14. 14. Industrial Power <ul><li>CARNEGIE </li></ul><ul><li>including detailed cost and production and accounting procedures that enabled the company to achieve greater efficiencies </li></ul><ul><li>Owned coke fields and iron-ore deposits that furnished the raw materials for steelmaking </li></ul><ul><li>Owned the ships and railroads that transported these supplies to his mills and manufacturing plants </li></ul><ul><li>Any technological innovation that could reduce the cost of making steel was speedily adopted </li></ul><ul><li>JP MORGAN </li></ul><ul><li>As a financier, he provided the rapidly growing industrial corporations of the United States with much-needed capital </li></ul><ul><li>minimized a potentially destructive rate war and rail-line competition between railroads </li></ul><ul><li>After reorganizing railroads he became a member of the boards of directors of many </li></ul><ul><li>Held sway over a large conglomerate of railroads as he bought up their stock </li></ul>
  15. 15. Survival of the fittest in business <ul><ul><li>struggle to survive was a matter of business, not philosophy </li></ul></ul><ul><ul><li>Laissez-faire economics allowed for maximization of resources </li></ul></ul><ul><ul><li>Working inside the confinements of the law </li></ul></ul><ul><ul><li>Some wanted the Sherman Anti-trust Act so that they would understand exactly what was lawful and not </li></ul></ul>
  16. 16. Businessman's Perspective <ul><li>Industrialists desired efficiency </li></ul><ul><li>Industrial Revolution was a positive that eventually led to progress </li></ul><ul><li>Business domination was the order of the day </li></ul><ul><li>Business was a day to day struggle in which your ability to adapt was key to survival </li></ul><ul><li>Businesses still adapting today </li></ul>
  17. 17. Academic Perspective <ul><li>Social Darwinism seems to be a perfect fit to explain the monumental rise of the corporation that ‘enslaved’ its workers because of the survival of the fittest ideal. </li></ul>
  18. 18. Critical Thinking <ul><li>If the Gilded Age Industrialist was a raging Social Darwinist then where is the evidence? </li></ul><ul><li>Struggle for existence is defining the industrially fittest to survive </li></ul>
  19. 19. Entrepreneur Vs. Social Theorist <ul><li>There is little evidence that these businessmen designed there activities around a social theory </li></ul><ul><li>The only confirmed Social Darwinist was Carnegie who claimed Spencer as a personal friend. In his autobiography Carnegie claims ‘seldom has one been more deeply indebted that I to him and Darwin’. </li></ul><ul><li>How does this explain Carnegie’s philanthropy? </li></ul>
  20. 20. Congressional Committees <ul><li>During committee meetings investigating antitrust issues in the early 1900’s, many entrepreneurs were questioned </li></ul><ul><li>When asked about their thoughts on social Darwinism one Roeliff Brinkerhoff, a banker replied, ‘he was a Social Darwinist insofar as it affected his religious beliefs, not his social view’. </li></ul><ul><li>Thomas Mellon, founder of the Mellon banking fortune claimed in his 1885 autobiography devoted 15 pages to evolution, all dealing with its impact on religion. </li></ul><ul><li>Many of these entrepreneurs were merely exercising their protestant work ethic. </li></ul>
  21. 21. Congressional Committees <ul><li>Benjamin Brewster testified to Congress in 1889 that there were natural laws governing business, but they had nothing to do with evolution, but rather the laws of supply and demand. </li></ul>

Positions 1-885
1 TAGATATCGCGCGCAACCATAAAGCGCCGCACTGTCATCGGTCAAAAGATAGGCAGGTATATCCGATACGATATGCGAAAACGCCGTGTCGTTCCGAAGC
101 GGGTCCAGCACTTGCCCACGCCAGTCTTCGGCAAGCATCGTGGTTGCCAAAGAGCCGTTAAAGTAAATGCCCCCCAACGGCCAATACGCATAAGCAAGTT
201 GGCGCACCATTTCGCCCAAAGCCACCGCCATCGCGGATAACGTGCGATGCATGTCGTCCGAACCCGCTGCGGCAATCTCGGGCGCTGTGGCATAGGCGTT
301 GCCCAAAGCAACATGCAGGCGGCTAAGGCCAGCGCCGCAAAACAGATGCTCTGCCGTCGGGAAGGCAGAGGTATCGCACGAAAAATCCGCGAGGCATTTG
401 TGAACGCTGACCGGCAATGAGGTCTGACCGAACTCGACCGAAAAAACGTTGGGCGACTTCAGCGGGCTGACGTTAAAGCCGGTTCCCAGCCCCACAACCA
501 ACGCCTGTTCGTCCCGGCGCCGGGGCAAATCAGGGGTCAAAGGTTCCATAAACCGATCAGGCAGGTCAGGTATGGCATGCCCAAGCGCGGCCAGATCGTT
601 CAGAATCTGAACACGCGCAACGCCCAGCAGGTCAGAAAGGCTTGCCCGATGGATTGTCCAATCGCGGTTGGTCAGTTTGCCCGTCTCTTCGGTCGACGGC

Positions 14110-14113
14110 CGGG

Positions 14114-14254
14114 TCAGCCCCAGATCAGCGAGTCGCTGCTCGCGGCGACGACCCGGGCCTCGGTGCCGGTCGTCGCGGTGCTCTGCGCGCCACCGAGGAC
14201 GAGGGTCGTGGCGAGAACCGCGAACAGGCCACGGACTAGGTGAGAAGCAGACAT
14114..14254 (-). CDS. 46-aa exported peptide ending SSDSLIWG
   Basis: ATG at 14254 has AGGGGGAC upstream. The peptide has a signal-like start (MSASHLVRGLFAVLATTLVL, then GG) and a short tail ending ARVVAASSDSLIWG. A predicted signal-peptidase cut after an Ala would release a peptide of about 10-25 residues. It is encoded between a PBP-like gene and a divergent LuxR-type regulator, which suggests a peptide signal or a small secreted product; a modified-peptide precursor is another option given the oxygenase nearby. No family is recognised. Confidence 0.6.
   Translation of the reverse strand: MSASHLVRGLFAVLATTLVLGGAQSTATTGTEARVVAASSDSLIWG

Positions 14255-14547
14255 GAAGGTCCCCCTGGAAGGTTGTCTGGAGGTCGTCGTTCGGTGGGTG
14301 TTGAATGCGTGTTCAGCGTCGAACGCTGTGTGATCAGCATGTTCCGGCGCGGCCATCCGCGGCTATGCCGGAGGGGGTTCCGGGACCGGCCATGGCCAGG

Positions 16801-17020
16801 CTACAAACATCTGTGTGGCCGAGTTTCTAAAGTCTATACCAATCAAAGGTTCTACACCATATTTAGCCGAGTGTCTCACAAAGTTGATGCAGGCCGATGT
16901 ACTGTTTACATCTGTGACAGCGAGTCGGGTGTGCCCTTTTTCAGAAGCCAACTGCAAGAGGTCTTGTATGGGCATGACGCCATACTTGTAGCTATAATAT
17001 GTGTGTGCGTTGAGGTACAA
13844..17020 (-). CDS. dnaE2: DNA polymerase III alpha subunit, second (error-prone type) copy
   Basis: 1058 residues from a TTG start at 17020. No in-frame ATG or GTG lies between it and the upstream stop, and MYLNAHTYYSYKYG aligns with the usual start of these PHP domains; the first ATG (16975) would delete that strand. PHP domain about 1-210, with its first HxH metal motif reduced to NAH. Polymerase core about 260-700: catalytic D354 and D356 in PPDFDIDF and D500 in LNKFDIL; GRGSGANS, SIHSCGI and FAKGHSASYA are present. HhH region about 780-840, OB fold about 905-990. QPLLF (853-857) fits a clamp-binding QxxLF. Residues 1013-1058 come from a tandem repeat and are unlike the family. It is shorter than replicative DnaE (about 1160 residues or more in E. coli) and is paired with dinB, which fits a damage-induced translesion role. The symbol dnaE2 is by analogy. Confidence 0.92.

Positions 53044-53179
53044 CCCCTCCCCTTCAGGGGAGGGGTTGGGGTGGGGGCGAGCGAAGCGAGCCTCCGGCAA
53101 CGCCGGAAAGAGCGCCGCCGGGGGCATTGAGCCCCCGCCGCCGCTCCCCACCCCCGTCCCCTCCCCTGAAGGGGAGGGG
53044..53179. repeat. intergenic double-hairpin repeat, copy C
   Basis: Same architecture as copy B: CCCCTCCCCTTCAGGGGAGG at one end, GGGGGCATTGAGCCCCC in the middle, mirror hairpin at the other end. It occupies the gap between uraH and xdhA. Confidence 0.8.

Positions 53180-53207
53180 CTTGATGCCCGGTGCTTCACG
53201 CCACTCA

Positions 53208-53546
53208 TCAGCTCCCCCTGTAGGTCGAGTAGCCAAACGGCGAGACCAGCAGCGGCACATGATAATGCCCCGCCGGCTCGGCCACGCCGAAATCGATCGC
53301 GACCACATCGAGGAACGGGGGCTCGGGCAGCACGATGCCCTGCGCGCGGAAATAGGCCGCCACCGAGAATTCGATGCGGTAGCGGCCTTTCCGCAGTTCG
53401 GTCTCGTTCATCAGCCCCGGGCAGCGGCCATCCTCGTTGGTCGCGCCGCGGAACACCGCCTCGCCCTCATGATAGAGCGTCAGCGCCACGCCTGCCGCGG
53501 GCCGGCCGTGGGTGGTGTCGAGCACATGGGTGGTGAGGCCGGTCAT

22. 22. The Academics <ul><li>Many of the proponents of Social Darwinism were thinkers, not doers. </li></ul><ul><li>College professors, journalists, newspaper editors, sociologists, philosophers, clergymen, and other educationally advantaged persons. </li></ul>
  23. 23. The Entrepreneurs <ul><li>Many had little formal education </li></ul><ul><li>One claimed that he didn’t have time to read books, he was trying to run a corporation. </li></ul>
  24. 24. Quotable Quotes <ul><li>The growth of the large business is merely the survival of the fittest, the working out of nature and a law of God- JD Rockefeller Jr. </li></ul><ul><li>The time has come to do away with needless waste- JD Rockefeller </li></ul><ul><li>Competition: we cannot evade it. And while the law may be sometimes hard for the individual, it is best for the race, because it ensures the survival of the fittest .-A. Carnegie </li></ul>
  25. 25. Quotable Quotes <ul><li>A man who accumulates great wealth has a duty to use his surplus wealth for the improvement of mankind in philanthropic causes- A. Carnegie </li></ul><ul><li>A man who dies rich dies disgraced- A. Carnegie </li></ul>
  26. 26. Social Darwinism and War <ul><li>The leaders of Europe on the eve of World War I were mislead by the Social Darwinist dogma. They thought that war was a biological necessity. </li></ul><ul><li>We needed WW I to prove who will dominate. </li></ul>
  27. 27. Bibliography <ul><li>Bannister, Robert C. </li></ul><ul><li>&quot;The Survival of the Fittest is our Doctrine&quot;: History or Histrionics? </li></ul><ul><li>Journal of the History of Ideas , Vol. 31, No. 3. (Jul. - Sep., 1970), pp. 377-398. </li></ul><ul><li>Stable URL: </li></ul><ul><li>Bridges, Hal </li></ul><ul><li>The Robber Baron Concept in American History </li></ul><ul><li>The Business History Review , Vol. 32, No. 1. (Spring, 1958), pp. 1-13. </li></ul><ul><li>Stable URL: </li></ul><ul><li>Dudden, Arthur P. </li></ul><ul><li>Men Against Monopoly: The Prelude to Trust-Busting </li></ul><ul><li>Journal of the History of Ideas , Vol. 18, No. 4. (Oct., 1957), pp. 587-593. </li></ul><ul><li>Stable URL: </li></ul><ul><li>William Graham Sumner, Social Darwinist </li></ul><ul><li>Hofstadter, Richard </li></ul><ul><li>The New England Quarterly , Vol. 14, No. 3. (Sep., 1941), pp. 457-477. </li></ul><ul><li>Stable URL: </li></ul><ul><li>Trachtenberg, Alan. </li></ul><ul><li>The incorporation of America : culture and society in the gilded age. New York : Hill and Wang, 1982. viii, 260 p. </li></ul><ul><li>Weikart, Richard </li></ul><ul><li>The Origins of Social Darwinism in Germany, 1859-1895 </li></ul><ul><li>Journal of the History of Ideas , Vol. 54, No. 3. (Jul., 1993), pp. 469-488. </li></ul><ul><li>Stable URL: </li></ul><ul><li>Woodruff, W. </li></ul><ul><li>History and the Businessman </li></ul><ul><li>The Business History Review , Vol. 30, No. 3. (Sep., 1956), pp. 241-259. </li></ul><ul><li>table URL: </li></ul>
  28. 28. <ul><li>Darwin, Charles. Britannica Student Encyclopedia. Retrieved March  7, 2005, from Encyclopædia Britannica Online. < http:// =231232 > </li></ul>